6 Nobody Does It Better (live) SINGLE, 1977
By this point, Roger Moore was Bond, and tax headaches were putting the now US-based Barry out of the running. In the latter’s absence, Eon turned to Marvin Hamlisch (whose A Chorus Line was the toast of Broadway), also enlisting the burnished vocal talents of Carly Simon for the title track. Playing out to particularly fine visuals by Maurice Binder, the result, a sublimely melodic, innuendo-laden trumpeting of Bond’s brilliance, was the first 007 opening theme song not to be named after its film, and also – perhaps harshly for Barry – the first to be nominated for an Oscar.
7 Moonraker SINGLE, 1979
The Spy Who Loved Me wrapped with the words “James Bond will return in For Your Eyes Only” – but after Star Wars, Eon decided it would be more lucrative to blast 007 into space. Barry, back on the team, delivered a superlative score and a title track that’s not his most celebrated, but definitely among his most beautiful. Returning to Bond for a third and final time, Bassey injects considerable passion into this yearning love song (lyrics again by Hal David), while Barry’s strings ripple into infinity.
8 For Your Eyes Only SINGLE, 1981
Few but the most die-hard disco fans would consider Bill Conti’s score for For Your Eyes Only a serious rival to most of Barry’s, but this title track remains a respectable piece of work, full of atmospherically sweeping synths and prettily sung by former Royal Scottish Academy of Music and Drama scholar Sheena Easton. (She remains the only performer to appear singing in the film’s opening credits.) A big hit for her, it also proved a significant stepping stone towards fame in the US.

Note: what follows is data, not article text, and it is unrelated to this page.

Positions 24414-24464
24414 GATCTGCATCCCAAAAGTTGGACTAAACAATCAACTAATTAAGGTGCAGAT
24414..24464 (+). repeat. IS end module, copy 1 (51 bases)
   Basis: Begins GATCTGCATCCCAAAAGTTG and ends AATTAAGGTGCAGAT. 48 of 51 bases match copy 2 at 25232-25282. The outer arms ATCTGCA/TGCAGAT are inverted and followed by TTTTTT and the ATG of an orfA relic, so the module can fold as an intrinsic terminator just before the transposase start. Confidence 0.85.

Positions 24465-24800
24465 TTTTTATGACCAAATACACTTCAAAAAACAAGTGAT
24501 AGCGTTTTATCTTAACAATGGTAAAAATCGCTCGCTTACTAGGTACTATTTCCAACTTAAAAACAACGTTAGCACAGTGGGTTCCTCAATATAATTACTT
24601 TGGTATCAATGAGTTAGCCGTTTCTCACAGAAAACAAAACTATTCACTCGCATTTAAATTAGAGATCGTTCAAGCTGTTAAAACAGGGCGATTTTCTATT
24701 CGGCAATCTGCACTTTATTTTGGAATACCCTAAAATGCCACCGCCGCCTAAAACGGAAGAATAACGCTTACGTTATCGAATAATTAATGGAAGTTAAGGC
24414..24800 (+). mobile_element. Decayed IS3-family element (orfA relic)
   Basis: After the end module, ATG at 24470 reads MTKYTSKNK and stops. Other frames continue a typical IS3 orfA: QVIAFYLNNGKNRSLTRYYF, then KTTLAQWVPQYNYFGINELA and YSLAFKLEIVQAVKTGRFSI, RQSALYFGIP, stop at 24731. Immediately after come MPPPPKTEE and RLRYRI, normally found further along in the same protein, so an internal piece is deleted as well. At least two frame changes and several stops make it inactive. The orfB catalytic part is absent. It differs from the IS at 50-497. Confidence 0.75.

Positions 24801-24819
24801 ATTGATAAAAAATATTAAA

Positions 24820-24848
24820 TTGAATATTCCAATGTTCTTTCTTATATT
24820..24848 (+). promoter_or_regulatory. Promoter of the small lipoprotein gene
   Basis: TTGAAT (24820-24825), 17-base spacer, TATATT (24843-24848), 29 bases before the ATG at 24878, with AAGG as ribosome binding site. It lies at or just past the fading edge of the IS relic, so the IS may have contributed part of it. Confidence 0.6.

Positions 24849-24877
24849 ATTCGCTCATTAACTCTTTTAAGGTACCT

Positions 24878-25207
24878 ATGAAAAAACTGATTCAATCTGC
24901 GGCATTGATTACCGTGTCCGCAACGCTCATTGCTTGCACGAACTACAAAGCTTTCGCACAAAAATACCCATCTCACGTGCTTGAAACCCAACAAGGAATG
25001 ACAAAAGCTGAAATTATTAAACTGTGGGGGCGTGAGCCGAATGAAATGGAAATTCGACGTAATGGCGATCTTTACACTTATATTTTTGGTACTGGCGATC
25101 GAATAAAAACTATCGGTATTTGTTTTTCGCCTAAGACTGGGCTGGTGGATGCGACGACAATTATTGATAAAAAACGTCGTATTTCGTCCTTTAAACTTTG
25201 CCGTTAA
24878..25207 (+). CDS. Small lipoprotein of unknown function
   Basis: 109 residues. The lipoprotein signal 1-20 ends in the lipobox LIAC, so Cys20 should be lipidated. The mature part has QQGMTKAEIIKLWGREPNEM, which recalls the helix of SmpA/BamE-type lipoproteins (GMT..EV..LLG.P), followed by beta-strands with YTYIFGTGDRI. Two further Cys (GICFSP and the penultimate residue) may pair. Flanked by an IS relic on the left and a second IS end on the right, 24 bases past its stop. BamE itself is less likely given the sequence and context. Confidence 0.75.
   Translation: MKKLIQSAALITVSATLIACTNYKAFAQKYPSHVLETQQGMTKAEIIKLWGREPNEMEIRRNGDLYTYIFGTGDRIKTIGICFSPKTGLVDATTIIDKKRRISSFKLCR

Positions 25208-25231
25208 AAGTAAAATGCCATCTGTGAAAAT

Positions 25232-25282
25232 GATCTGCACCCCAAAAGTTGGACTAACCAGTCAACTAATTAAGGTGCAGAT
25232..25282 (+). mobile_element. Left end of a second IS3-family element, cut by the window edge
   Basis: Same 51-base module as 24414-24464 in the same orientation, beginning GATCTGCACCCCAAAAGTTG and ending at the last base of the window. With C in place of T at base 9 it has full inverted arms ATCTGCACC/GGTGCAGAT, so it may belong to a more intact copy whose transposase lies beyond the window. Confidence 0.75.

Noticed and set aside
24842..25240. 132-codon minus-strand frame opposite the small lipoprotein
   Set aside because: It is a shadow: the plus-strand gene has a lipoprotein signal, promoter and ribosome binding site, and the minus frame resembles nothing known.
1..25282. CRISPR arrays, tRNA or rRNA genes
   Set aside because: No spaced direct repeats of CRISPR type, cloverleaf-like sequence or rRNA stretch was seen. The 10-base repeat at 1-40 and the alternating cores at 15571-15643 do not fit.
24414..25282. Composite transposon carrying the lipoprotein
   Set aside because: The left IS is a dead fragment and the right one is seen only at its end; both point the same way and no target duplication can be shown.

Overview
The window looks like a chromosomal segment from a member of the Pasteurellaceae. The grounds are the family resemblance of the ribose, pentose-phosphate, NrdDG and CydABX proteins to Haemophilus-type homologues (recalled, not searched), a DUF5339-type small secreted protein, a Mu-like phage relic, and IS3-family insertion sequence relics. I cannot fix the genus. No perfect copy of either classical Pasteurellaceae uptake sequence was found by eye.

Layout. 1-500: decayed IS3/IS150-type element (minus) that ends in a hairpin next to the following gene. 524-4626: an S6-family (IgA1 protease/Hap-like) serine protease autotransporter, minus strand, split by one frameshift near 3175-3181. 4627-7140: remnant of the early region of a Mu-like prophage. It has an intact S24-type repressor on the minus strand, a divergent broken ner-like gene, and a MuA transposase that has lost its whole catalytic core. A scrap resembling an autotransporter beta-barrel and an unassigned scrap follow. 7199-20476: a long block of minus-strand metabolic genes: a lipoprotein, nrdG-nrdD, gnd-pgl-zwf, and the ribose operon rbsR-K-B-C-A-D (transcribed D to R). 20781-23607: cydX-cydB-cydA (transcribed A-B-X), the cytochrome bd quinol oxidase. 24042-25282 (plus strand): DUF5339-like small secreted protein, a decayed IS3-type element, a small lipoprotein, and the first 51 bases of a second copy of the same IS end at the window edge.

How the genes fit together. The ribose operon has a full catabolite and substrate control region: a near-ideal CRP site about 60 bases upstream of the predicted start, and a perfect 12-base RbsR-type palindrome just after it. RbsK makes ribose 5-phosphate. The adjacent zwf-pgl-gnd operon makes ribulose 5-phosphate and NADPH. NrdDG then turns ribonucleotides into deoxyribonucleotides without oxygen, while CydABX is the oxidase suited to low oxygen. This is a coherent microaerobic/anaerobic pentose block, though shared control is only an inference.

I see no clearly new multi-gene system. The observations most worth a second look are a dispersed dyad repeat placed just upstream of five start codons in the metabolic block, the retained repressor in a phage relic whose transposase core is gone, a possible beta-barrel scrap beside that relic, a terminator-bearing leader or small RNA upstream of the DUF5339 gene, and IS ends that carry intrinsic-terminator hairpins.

9 A View to a Kill SINGLE, 1985
Although Barry had never collaborated with a band for a Bond song, the fastliving, hyper-successful Duran Duran somehow seemed a natural choice to join him in 1985, and the result remains by far the biggest hit of any 007 track. Reaching No 2 here and the top slot in the US, it’s lyrically loony (“The week ends – why?/Until we dance into the fire”) but elegantly crafted, stomping along with irresistible brio. Singer Simon Le Bon – who one suspects always thought he actually was Bond – has an absolute whale of a time.
10 GoldenEye SINGLE, 1995
With Barry having bowed gracefully out of the Bond franchise after 1987’s The Living Daylights (in which he also appeared) and Pierce Brosnan now replacing Timothy Dalton, Eon looked to an entirely new musical team. The potent title song for GoldenEye was nevertheless very much in the Barry mould, written by U2’s Bono and Edge and produced by Bristol wunderkind Nellee Hooper, with Tina Turner doing a creditable Bassey on vocals and Massive Attack arranger Craig Armstrong providing grand, glissando strings – almost (if not quite) worthy of Barry himself. Buy the Perfect Playlist from our online music store: telegraph.co.uk/playlist